You spent countless hours researching the latest products to help you in your fishkeeping endeavors, purchased a tank and all the accessories and cycled your tank. You are ready to choose your fish. What’s the best way to proceed? Like in any other hobby, everyone chooses to do things differently, so these tips are not hard and fast, but they will help you achieve a successful freshwater ecosystem that you can enjoy in the comfort of your own home.
Choose Your Ideal Aquarium Fish
This is probably the most important tip that new fishkeepers should adhere to, as it brings more enjoyment for the fishkeeper as well as the fish. Freshwater tropical fish can be divided into a few categories: tetras and barbs, cichlids, catfish, gouramis and labyrinth fish, livebearers and discus. (We won’t talk about discus here because they are specialized and not for beginners.)
With the exception of cichlids, many of these fish families can live in harmony in a community tank. For example, the angelfish, which is a cichlid, is compatible with most of the fish in these categories except for a few tetras. Read up on the various species available to create a community fish tank to ensure that they will be compatible — e.g., fish wise, pH-water wise and water-temperature wise — with each other. The size of your fish tank determines how many and what type of fish you can keep in your tank. Do not overstock your tank and do not choose fish that will outgrow your tank.
After determining what species of fish that you want to keep, go to a few local fish stores and see what they have in stock. When choosing fish, look for healthy fish that are swimming normally and are absent of such things as torn or ragged fins, discoloration, open wounds and rapid movement of the gill covers. Those fish are experiencing or have experienced some level of either disease or stress and should be avoided. Also, avoid shoaling fish that have broken away from the others. Healthy fish will look healthy. Their colors will be bright and pronounced, and their fins will be at attention as they swim by. Ask the local fish store employee to feed the fish to see how they eat. Avoid the fish that isn’t eating and choose the one that is going after its food with gusto.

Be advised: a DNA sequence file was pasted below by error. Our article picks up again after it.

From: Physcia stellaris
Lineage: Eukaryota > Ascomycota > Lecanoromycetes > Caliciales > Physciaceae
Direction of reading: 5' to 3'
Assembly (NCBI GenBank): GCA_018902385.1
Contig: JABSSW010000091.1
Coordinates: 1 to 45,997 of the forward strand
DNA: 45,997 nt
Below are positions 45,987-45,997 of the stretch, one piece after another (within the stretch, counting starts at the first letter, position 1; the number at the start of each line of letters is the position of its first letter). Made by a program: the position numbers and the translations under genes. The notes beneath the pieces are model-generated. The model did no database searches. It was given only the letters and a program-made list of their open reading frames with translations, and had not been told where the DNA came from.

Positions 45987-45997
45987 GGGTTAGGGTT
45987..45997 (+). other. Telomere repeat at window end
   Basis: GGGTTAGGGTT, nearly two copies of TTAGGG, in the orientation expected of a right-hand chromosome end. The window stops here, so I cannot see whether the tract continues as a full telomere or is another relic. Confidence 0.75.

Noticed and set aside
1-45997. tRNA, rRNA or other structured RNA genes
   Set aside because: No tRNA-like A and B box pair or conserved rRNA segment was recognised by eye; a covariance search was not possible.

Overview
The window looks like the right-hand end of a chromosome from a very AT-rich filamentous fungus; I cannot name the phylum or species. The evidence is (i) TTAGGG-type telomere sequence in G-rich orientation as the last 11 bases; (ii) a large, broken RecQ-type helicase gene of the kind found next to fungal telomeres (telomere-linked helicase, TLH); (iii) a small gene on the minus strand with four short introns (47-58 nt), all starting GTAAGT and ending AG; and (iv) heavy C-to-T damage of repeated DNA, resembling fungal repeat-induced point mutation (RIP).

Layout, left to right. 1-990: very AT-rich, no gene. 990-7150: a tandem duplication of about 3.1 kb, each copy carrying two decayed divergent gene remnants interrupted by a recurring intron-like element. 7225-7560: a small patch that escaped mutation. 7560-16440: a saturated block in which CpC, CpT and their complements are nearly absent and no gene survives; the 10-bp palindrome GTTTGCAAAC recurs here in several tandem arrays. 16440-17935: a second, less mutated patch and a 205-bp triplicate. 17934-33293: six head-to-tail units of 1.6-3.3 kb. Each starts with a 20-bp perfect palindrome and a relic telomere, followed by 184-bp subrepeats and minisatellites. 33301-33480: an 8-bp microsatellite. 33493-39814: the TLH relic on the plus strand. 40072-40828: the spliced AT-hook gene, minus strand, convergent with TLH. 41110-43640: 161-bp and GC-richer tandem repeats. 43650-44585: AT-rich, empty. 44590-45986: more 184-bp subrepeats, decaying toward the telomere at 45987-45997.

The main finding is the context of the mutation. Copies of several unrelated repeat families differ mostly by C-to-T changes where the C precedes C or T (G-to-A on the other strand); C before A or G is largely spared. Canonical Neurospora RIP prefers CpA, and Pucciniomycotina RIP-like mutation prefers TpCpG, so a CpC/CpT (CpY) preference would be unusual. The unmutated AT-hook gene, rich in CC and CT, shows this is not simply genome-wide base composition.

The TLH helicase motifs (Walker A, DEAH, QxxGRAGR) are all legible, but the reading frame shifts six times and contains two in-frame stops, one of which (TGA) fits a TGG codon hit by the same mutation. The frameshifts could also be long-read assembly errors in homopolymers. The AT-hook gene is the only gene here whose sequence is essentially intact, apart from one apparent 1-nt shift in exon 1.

Find A Good Fish Store
A good local fish store that is well-stocked and clean and has knowledgeable employees is one of the best resources you can have in this hobby. While Internet discussion groups and websites like FishChannel.com are also great resources, a good local fish store employee will be there for you when you have questions or when emergencies arise.
How do you find a good local fish store with knowledgeable employees? That takes a bit of investigation. Observe how the employees interact with other customers, check how the tanks are maintained and observe the overall cleanliness of not only the fish tanks, but the store shelves as well. If the store has been around awhile and there is accumulated dust on the product shelves, then how do you think they take care of their fish? Look at the fish tanks: Are the tanks clean and are the fish healthy? Are there dead fish floating in the tanks or on the bottom?
Ask questions that you know the answer to in order to test a fish store employee’s knowledge. A fish store employee who provides intelligent answers and takes the time to explain to you why a Serpae tetra isn’t compatible with a betta is a good sign that the store is good as well.
Don’t forget the big box chain stores. I was in my local big box store listening to an employee explain to a 7-year-old and the child’s mother why a bala shark won’t be an ideal fish for a 10-gallon tank. I observed this man explain to the mother why African cichlids can’t share the same tank as their black skirt tetras. He was very knowledgeable.
Maintain Your Fish Tank
Maintenance is the most important activity that you can do when it comes to fishkeeping. As a fishkeeper, you are essentially the gatekeeper to everything that has to do with the tank. Your fish depend entirely upon you for proper lighting and heating, that the aquarium filters are maintained and that water changes are performed at scheduled intervals.